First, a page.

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War in 140 Characters: How Social Media Is Reshaping Conflict in the Twenty-First Century

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War in 140 Characters: How Social Media Is Reshaping Conflict in the Twenty-First Century by David Patrikarakos. Basic Books, 2017, 301 pp.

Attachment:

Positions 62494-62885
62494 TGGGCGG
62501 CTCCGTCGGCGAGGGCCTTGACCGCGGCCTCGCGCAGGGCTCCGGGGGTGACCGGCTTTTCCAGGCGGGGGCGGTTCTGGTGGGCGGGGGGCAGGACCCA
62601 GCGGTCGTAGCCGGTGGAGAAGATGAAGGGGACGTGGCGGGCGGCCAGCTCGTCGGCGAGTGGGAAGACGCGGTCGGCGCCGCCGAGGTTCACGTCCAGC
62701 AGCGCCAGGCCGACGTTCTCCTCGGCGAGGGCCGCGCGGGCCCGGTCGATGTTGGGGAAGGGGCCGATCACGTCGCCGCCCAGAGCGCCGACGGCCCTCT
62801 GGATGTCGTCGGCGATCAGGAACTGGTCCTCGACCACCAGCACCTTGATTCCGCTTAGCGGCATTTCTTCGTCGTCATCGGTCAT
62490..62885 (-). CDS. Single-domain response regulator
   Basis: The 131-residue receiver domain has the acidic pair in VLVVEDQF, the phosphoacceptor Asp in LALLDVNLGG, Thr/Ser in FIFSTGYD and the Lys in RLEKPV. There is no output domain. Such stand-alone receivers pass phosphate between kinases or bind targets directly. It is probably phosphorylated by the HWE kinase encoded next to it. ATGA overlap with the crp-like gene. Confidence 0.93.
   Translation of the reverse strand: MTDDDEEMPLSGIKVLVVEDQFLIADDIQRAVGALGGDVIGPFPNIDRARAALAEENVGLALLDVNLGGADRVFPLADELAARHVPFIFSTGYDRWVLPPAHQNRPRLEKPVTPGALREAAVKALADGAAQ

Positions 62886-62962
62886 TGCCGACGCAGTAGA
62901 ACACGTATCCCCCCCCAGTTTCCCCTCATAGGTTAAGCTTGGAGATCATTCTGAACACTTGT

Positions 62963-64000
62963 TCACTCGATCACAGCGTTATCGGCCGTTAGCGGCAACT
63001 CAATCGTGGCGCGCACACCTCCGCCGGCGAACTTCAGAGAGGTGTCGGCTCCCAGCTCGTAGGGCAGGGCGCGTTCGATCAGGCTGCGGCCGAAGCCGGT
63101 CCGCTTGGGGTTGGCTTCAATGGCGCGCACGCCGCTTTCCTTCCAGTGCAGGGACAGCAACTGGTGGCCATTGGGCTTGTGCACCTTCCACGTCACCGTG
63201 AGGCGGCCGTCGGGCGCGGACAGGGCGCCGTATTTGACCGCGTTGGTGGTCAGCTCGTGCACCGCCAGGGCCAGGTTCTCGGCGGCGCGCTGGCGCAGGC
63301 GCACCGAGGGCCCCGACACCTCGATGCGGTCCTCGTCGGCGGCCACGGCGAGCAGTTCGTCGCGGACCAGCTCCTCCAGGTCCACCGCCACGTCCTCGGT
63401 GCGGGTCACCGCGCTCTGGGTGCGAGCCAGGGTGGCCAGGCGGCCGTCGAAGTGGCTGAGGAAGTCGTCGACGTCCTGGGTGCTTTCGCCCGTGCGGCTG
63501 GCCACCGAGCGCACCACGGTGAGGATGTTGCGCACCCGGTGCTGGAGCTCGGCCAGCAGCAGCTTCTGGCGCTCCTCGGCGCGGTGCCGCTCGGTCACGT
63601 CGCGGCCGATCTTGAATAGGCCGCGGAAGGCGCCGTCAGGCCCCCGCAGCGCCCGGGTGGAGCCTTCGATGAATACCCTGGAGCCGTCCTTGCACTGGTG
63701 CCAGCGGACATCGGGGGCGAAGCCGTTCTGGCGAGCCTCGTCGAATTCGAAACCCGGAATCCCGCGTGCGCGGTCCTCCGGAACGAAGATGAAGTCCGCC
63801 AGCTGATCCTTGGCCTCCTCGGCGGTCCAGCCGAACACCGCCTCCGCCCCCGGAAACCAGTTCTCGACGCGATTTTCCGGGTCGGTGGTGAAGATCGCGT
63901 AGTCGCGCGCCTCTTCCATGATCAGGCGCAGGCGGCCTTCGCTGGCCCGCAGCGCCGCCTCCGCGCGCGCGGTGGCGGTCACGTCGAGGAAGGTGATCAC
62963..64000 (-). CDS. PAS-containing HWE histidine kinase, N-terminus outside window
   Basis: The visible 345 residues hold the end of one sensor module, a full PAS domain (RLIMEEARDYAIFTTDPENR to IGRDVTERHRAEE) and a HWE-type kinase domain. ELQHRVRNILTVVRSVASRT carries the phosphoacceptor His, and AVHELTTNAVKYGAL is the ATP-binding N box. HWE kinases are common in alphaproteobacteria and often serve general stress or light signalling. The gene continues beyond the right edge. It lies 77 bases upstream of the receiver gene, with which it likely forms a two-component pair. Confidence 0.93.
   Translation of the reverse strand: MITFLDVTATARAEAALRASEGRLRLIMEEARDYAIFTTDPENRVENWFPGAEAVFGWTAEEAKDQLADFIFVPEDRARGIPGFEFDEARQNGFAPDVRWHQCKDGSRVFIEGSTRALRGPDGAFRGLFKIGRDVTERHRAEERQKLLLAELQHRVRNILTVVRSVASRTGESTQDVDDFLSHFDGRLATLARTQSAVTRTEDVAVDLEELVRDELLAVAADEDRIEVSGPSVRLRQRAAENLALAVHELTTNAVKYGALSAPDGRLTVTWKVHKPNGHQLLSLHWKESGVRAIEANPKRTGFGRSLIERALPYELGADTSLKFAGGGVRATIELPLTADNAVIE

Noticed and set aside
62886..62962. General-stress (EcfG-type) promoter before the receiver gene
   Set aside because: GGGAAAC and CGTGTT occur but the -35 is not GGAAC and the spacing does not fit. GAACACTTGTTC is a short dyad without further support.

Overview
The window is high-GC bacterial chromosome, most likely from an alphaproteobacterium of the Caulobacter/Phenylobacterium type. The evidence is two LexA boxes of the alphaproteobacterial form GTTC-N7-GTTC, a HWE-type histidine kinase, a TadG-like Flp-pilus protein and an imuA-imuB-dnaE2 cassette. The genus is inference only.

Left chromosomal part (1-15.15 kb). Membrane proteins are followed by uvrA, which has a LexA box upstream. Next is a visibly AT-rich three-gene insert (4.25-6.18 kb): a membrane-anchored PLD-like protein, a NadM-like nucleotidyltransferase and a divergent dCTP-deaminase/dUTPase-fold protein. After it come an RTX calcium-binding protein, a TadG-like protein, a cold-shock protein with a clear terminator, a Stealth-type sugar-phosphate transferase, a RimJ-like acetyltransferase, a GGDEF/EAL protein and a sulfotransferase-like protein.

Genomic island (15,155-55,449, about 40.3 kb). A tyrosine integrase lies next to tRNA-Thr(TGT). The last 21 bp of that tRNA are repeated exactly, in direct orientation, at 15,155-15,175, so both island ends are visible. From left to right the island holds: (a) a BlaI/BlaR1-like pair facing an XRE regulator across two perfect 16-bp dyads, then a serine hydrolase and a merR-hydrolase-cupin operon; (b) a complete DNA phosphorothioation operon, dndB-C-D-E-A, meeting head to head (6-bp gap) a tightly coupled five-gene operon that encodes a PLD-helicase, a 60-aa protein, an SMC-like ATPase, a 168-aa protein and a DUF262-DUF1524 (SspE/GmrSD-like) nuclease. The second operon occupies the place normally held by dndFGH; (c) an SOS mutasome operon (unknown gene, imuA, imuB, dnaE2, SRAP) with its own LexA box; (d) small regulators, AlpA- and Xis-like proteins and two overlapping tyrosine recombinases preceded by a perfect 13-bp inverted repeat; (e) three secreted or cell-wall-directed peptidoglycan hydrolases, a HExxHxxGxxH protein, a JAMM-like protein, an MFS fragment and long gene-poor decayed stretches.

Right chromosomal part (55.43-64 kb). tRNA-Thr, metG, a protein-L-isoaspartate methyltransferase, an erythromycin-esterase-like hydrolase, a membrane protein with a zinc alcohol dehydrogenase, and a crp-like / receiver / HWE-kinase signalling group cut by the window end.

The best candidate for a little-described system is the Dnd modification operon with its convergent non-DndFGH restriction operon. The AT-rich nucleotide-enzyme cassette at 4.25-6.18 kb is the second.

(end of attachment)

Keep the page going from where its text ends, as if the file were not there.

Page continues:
David Patrikarakos, an experienced journalist who has written about foreign affairs for many major publications, decided to write this book while reporting on the conflict in eastern Ukraine (p. 5). Patrikarakos argues that social media—comprising internet applications that allow users to create their own content—has greatly enhanced the power of individuals and networks of individuals, at the expense of institutions such as legacy media and the nation-state (p. 9). The new species of technologically empowered human, which Patrikarakos dubs “Homo Digitalis,” has harnessed social media during conflict and “irretrievably changed the way that wars are fought, reported on, and consumed” (p. 9).